Volume 2, Issue 4
February 28th, 2014
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Union membership grew in 2013 for the first time since 2008 – and most of those gains came from private sector employers instead of the public sector, reversing the trend seen in recent years.
The Bureau of Labor Statistics said total union membership grew from 14.36 million in 2012 to 14.53 million in 2013. Although total membership rose, the overall percentage of union members in the workforce – 11.3% — was the same as it had been in 2012.
Union workers in the private sector increased by approximately 277,000, bringing the 2013 total to 7.3 million, which was the highest number in the private sector since 2009.
By contrast, union membership in the public sector fell by around 120,000, representing a 1.6% decrease from 2012. In addition, the total number of unionized workers in the private sector (7.3 million) topped those in the public sector (7.2 million).
Despite the public sector’s small decline in union membership, 35.3% of all public workers are union members as compared to 6.6% in the private sector.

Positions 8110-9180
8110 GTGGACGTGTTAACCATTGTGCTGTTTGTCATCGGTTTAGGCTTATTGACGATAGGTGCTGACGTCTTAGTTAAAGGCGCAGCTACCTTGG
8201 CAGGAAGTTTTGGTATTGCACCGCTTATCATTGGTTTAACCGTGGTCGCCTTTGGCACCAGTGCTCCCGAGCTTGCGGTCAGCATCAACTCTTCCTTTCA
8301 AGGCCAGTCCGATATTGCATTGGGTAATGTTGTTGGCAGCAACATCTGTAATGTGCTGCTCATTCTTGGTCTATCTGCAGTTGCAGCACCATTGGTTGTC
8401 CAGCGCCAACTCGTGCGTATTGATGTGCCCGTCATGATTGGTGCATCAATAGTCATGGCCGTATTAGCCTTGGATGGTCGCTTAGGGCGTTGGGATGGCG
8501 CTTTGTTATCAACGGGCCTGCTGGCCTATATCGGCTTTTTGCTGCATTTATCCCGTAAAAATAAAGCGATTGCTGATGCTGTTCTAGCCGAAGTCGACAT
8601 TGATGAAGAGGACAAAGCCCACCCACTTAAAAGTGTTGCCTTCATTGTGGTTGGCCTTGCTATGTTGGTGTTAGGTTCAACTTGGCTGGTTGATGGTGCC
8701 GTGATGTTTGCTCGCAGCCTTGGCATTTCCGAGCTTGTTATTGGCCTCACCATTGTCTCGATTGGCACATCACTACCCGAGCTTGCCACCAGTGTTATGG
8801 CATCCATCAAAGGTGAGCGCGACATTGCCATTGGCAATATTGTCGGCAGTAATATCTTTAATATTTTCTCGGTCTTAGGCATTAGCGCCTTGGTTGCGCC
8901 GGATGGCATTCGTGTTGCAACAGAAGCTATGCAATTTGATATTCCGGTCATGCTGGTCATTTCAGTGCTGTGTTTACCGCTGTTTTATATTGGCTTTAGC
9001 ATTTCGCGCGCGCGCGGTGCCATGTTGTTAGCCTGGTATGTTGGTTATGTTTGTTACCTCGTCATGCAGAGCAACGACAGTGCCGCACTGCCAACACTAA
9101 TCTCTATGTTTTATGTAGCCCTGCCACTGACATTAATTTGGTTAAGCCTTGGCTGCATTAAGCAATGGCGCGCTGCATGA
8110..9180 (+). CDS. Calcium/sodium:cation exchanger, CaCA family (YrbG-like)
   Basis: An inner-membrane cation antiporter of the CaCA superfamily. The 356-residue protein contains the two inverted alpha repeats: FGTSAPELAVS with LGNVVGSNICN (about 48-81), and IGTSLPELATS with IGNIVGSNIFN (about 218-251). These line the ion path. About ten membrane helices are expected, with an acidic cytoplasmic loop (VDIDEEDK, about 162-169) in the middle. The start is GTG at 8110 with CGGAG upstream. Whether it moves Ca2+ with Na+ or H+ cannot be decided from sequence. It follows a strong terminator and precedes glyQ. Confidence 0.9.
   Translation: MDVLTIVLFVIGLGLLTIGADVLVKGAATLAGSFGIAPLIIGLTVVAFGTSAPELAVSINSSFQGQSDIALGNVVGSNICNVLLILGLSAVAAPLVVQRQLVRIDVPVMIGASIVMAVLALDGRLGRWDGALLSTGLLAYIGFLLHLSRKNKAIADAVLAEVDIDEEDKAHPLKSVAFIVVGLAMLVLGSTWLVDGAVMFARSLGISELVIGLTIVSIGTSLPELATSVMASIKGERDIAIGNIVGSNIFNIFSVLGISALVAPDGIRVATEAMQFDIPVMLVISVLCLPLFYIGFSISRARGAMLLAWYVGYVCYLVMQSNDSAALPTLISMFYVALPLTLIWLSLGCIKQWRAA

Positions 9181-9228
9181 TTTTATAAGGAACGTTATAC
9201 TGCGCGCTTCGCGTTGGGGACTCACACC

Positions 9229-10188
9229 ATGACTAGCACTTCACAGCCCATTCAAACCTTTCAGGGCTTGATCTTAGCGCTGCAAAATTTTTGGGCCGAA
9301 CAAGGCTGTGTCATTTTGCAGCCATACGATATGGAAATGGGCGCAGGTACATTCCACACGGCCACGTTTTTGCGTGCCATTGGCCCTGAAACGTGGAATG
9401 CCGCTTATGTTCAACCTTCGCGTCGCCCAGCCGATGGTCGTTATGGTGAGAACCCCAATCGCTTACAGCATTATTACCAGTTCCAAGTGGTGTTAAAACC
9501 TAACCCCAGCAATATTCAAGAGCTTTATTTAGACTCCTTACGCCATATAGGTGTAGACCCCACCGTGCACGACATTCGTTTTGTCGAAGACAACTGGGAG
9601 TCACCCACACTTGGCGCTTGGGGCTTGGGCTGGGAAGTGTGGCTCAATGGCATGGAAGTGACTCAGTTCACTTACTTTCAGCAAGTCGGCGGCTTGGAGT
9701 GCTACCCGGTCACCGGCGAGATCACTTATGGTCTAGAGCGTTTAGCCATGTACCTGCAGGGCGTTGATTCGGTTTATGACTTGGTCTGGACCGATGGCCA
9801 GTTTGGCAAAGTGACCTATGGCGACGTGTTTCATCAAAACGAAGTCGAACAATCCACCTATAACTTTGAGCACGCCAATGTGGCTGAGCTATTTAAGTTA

Union membership rates declined in 26 states and rose in 22 states and the District of Columbia. In 30 states and DC membership rates were below the national average while 20 states were higher.
About half of all union members live in just seven states: California, New York, Illinois, Pennsylvania, Michigan, New Jersey and Ohio.
National Labor Relations Board said unions enjoyed greater success in elections and a slowdown in decertification votes in the first half of 2013. Unions won 64.7% of the time in the transportation, communications and utilities industries; 80% in finance, real estate and insurance; 70.7% in construction; and 66% in health care services.
The only industry where unions lost more often than they won in the first half of 2013 was retail, where they lost 55.8% of those elections.